When the Espresso Book Machine launched several years ago, many book publishing pundits predicted that independent bookstores could compete on a more even playing field with Amazon’s extensive offering of millions of titles. If the bookstore didn’t have the physical copy of a book, but that book was in the Espresso database, the bookstore would literally print you a copy of the book while you waited. We’re truly living in the future.
However, the reality of the Espresso Book Machine has been different than most people predicted. The biggest users of the machine are people wanting to print their own books – as outlined in this Associated Press article.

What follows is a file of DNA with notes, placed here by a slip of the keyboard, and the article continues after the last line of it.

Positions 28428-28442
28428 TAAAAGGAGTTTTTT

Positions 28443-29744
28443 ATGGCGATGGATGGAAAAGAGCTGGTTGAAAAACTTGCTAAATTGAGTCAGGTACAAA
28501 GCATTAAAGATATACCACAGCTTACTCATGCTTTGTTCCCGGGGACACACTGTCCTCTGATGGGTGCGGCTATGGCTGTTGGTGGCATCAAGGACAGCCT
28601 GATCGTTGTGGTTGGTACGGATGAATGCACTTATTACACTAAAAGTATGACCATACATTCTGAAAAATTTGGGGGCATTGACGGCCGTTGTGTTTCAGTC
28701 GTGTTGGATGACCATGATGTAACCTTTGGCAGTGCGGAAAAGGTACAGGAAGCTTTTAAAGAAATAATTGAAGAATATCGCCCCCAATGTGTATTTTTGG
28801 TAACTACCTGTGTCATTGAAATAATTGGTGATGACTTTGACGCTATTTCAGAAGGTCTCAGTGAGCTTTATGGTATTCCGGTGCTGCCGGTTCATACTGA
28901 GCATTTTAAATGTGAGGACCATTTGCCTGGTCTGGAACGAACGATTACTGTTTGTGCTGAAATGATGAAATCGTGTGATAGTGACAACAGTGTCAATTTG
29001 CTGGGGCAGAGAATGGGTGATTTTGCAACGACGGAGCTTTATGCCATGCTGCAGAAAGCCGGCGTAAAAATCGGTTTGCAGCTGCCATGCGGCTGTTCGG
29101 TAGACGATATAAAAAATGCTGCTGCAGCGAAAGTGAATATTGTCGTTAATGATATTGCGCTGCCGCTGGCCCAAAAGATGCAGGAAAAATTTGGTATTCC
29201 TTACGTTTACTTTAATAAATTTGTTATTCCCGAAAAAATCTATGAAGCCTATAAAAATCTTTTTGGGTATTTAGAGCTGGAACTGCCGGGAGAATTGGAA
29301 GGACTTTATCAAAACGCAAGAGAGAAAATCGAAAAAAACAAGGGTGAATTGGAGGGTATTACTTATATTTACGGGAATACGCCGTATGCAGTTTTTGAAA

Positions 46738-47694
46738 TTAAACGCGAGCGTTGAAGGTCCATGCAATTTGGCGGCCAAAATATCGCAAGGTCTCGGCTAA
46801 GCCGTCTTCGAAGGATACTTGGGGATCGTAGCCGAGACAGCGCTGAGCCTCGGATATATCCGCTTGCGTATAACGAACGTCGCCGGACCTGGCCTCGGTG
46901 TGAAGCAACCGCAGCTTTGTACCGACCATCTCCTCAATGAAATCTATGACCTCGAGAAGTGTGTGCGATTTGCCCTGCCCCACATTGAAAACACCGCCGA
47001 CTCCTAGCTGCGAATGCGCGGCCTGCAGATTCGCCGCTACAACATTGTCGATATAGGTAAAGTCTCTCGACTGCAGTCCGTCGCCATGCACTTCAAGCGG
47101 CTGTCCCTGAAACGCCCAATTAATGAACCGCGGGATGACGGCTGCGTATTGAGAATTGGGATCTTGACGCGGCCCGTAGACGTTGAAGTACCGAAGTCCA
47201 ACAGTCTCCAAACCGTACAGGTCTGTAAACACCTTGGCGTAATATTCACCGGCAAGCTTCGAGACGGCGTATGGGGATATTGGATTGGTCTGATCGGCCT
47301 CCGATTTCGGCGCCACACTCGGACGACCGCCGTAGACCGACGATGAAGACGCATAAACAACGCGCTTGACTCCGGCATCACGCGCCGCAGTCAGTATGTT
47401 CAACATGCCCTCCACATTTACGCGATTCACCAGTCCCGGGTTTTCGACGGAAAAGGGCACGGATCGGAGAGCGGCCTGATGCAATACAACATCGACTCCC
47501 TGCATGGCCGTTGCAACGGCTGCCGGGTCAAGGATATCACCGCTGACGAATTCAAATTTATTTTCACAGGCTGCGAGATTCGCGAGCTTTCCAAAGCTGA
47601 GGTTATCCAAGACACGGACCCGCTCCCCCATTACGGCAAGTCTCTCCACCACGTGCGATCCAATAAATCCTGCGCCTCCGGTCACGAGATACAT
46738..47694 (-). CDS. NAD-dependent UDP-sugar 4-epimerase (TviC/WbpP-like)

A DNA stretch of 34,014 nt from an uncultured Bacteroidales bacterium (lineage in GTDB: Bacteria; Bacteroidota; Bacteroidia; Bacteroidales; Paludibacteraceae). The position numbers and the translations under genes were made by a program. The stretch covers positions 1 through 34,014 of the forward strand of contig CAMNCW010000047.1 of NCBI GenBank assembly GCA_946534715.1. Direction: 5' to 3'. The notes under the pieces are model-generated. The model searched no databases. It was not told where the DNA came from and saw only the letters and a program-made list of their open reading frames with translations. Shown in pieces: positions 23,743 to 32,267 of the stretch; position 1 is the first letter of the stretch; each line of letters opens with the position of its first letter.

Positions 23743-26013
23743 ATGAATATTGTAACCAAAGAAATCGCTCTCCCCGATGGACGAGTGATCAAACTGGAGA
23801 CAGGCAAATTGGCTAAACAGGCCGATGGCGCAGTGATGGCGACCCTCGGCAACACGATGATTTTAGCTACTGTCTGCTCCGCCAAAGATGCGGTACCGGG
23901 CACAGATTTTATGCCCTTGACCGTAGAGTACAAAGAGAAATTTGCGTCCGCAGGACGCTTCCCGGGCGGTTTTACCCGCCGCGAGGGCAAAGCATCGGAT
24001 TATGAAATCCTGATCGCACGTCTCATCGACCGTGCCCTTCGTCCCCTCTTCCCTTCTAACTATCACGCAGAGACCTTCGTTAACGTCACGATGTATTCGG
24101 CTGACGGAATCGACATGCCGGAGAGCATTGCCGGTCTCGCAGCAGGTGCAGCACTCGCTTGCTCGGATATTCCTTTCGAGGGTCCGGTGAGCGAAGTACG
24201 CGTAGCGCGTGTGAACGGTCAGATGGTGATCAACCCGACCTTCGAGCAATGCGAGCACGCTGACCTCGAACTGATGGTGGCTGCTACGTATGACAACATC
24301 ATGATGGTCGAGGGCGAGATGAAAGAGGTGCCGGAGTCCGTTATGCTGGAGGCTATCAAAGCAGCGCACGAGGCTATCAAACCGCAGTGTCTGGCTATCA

“Clare Dickens only wanted to share her story to help others. But in the process, she became a successful independent author — with the help of a local bookstore and its instant publishing machine.
Dickens wrote “A Dangerous Gift” with her son Titus, a memoir of their life dealing with his bipolar disorder. She completed the novel after he took his own life at the age of 25 in 2006.
Though Dickens found a publisher in Iceland to release the book in 2007, she still wanted a broader reach. The Espresso Book Machine at Politics and Prose in the District of Columbia enabled her to bring the memoir to local bookshelves and beyond earlier this year.
Her book has since become the best-selling, self-published title at the local bookstore and its website.
“I didn’t expect to sell any at all,” Dickens said. “I didn’t want to be a best-seller. It’s really about getting my son’s story out there and helping other people.”
Self-publishing has been made easier since the Espresso Book Machine by On Demand Books debuted in 2006. The machine also can make copies of out-of-print editions.”
Read the full AP article.